That's not really to say that I regret my time on Discord. I've met some great people that I still talk to to this day, people that I would genuinely consider my friends. After I left the Discord server, I decided to bring some people I wanted to keep in touch with to my personal server, which was just this group chat with 20 or so people in it, usually only 5 people in it that were active. A year later, I would say I'm more seldom active, occasionally dropping in here and there to say something stupid or to say hi, but I still have it just because.
I suppose I was a slightly bitter and less level-headed person a year ago, because I can't really recall why I resented my time on Discord so much. I mean, I do feel maybe embarrased as to the dumb stuff I said, and maybe I do regret being on Discord constantly, but I just see it mostly as a chapter in my social life.
Around Fall of '22, I started changing drastically what I consume. I began getting really into fashion and my appearance, caring drastically about what I wear. I pretty much only wore Converse, huge button down shirts, loose fit jeans, kept my hair up a certain way, etc., etc. I started collecting music, and gave up my Spotify account in a proactive attempt to "protest" against the streaming service. I even started using an iPod.
I bring this up because this was mentioned in the rant, I guess to sort of set me apart from the rest of everyone making these types of rants on Neocities. Something like, "Oh, YOU say the same things that I do, but I'm actually a different person!" I'm not one to largely talk about my interests or personality on my website, so I find reading this to be a little hard to do. I also think I brought it up because during that time I lived as a different person my whole life, and at that point, I was changing drastically. It was a gradual yet quick change that happened over the Summer of '22. I wanted to tell someone, whether it'd be the entire world or a brick wall, that I am not the same person as I was.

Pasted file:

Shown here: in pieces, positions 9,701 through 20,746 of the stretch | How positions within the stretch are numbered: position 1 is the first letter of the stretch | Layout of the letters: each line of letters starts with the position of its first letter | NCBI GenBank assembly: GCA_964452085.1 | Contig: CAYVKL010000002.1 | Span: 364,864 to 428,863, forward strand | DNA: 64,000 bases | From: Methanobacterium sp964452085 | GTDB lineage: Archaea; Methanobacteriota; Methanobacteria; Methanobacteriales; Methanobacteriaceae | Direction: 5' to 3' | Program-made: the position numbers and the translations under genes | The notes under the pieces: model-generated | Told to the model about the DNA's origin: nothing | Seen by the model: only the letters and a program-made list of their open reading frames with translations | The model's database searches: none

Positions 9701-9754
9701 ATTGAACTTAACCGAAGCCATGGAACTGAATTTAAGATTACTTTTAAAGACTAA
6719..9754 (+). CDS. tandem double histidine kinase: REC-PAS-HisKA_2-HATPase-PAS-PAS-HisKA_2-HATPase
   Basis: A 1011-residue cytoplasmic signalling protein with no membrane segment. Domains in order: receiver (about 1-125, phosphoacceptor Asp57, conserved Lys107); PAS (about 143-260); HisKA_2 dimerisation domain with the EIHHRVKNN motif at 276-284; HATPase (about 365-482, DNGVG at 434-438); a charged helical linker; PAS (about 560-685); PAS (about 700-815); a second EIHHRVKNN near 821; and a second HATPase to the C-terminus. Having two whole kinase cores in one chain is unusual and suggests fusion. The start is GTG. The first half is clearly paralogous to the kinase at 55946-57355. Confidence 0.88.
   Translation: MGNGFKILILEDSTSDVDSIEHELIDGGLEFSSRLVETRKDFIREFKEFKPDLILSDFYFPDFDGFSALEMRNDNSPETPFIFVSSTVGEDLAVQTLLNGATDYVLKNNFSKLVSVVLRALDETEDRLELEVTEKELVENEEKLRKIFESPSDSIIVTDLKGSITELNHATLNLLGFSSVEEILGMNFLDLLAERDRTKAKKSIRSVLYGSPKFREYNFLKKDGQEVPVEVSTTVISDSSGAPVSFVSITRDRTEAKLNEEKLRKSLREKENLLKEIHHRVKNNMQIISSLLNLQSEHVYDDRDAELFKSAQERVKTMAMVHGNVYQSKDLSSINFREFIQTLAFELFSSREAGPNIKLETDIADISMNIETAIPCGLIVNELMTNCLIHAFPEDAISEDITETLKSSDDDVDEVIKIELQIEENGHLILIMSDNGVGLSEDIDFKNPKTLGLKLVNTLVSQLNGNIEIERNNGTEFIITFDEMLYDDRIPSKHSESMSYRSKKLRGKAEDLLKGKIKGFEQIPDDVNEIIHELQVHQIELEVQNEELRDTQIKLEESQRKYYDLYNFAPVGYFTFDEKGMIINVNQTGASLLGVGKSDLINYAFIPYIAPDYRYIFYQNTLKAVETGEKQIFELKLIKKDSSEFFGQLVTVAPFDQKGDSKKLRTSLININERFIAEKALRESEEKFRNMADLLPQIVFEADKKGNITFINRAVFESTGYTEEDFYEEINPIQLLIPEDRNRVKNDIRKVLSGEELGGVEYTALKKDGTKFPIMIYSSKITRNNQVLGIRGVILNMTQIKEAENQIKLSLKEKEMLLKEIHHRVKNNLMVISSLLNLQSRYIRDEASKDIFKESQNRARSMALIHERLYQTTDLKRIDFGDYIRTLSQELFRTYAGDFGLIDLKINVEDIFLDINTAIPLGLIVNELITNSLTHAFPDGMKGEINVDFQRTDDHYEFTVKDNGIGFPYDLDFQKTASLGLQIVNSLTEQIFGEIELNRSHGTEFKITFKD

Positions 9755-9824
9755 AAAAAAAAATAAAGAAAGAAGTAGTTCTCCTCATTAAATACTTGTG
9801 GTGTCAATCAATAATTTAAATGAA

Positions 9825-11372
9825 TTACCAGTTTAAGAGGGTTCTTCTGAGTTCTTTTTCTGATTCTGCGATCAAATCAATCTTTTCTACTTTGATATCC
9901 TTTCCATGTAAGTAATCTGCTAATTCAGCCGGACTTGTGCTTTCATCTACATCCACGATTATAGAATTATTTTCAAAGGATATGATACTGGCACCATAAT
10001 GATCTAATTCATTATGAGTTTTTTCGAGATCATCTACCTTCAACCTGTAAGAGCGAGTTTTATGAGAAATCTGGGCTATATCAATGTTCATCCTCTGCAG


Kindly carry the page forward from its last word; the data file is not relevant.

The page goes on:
The rose-tinted telescope is an analogy I came up with to represent my obsession with the past and how things were, despite being aware that I am likely looking at it through a perspective of someone in the present, not knowing the experiences people felt back then. I made a parallel to how people nowadays see the '50s, 70 years later, how oppresion of minorities and sexism is often not taken to account when people reflect on how the '50s were the "good ol' days". I saw my place on the internet with my tiny website to be a means of me talking to the way the internet used to be, and if I didn't have the website, I'd lose a part of myself.
I guess I still have an admiration of the past, but I've largely given up my lament knowing that the future will just keep moving along, making new "pasts" and pushing me further away from older "pasts". I've taken on a more present perspective, knowing that having an ancient perspective will end up being harmful to my psyche.
I no longer dwell on such thoughts, as they can become meaningless.
Seriously though, what's the point? I only cared to fulfill myself. Now I just try to live in the world and be myself without trying to impress myself.
You can read my old rant here. It won't be up for long, probably as long as I keep this up.12.15.23